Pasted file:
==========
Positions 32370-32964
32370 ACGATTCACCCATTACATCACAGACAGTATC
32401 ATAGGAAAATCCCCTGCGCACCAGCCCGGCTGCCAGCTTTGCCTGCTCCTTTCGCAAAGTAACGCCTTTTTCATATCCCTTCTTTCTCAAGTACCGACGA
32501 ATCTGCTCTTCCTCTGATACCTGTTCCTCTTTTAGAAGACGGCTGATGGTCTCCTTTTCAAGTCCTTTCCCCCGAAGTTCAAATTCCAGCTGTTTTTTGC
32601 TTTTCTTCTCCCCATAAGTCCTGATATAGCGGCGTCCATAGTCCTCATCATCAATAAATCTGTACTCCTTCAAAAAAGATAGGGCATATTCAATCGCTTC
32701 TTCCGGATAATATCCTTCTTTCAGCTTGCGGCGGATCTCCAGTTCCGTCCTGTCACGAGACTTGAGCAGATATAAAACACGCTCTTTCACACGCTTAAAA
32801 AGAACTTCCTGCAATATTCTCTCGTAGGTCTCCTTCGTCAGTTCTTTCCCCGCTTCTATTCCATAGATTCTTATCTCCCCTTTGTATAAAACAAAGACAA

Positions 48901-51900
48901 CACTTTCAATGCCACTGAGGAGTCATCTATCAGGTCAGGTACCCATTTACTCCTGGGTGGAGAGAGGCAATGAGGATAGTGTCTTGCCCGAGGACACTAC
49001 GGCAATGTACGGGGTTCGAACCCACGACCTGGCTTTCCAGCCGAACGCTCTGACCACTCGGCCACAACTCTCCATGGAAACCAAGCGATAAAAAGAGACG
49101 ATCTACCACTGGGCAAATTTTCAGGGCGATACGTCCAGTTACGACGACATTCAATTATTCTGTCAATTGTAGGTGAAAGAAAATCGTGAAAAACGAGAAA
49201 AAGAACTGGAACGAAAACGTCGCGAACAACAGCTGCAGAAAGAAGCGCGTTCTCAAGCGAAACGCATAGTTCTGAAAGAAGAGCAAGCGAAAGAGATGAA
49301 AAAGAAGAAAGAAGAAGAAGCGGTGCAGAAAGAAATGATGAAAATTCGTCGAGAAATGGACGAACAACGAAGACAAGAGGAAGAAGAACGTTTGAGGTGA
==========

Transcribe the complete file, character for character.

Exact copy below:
Positions 32370-32964
32370 ACGATTCACCCATTACATCACAGACAGTATC
32401 ATAGGAAAATCCCCTGCGCACCAGCCCGGCTGCCAGCTTTGCCTGCTCCTTTCGCAAAGTAACGCCTTTTTCATATCCCTTCTTTCTCAAGTACCGACGA
32501 ATCTGCTCTTCCTCTGATACCTGTTCCTCTTTTAGAAGACGGCTGATGGTCTCCTTTTCAAGTCCTTTCCCCCGAAGTTCAAATTCCAGCTGTTTTTTGC
32601 TTTTCTTCTCCCCATAAGTCCTGATATAGCGGCGTCCATAGTCCTCATCATCAATAAATCTGTACTCCTTCAAAAAAGATAGGGCATATTCAATCGCTTC
32701 TTCCGGATAATATCCTTCTTTCAGCTTGCGGCGGATCTCCAGTTCCGTCCTGTCACGAGACTTGAGCAGATATAAAACACGCTCTTTCACACGCTTAAAA
32801 AGAACTTCCTGCAATATTCTCTCGTAGGTCTCCTTCGTCAGTTCTTTCCCCGCTTCTATTCCATAGATTCTTATCTCCCCTTTGTATAAAACAAAGACAA

Positions 48901-51900
48901 CACTTTCAATGCCACTGAGGAGTCATCTATCAGGTCAGGTACCCATTTACTCCTGGGTGGAGAGAGGCAATGAGGATAGTGTCTTGCCCGAGGACACTAC
49001 GGCAATGTACGGGGTTCGAACCCACGACCTGGCTTTCCAGCCGAACGCTCTGACCACTCGGCCACAACTCTCCATGGAAACCAAGCGATAAAAAGAGACG
49101 ATCTACCACTGGGCAAATTTTCAGGGCGATACGTCCAGTTACGACGACATTCAATTATTCTGTCAATTGTAGGTGAAAGAAAATCGTGAAAAACGAGAAA
49201 AAGAACTGGAACGAAAACGTCGCGAACAACAGCTGCAGAAAGAAGCGCGTTCTCAAGCGAAACGCATAGTTCTGAAAGAAGAGCAAGCGAAAGAGATGAA
49301 AAAGAAGAAAGAAGAAGAAGCGGTGCAGAAAGAAATGATGAAAATTCGTCGAGAAATGGACGAACAACGAAGACAAGAGGAAGAAGAACGTTTGAGGTGA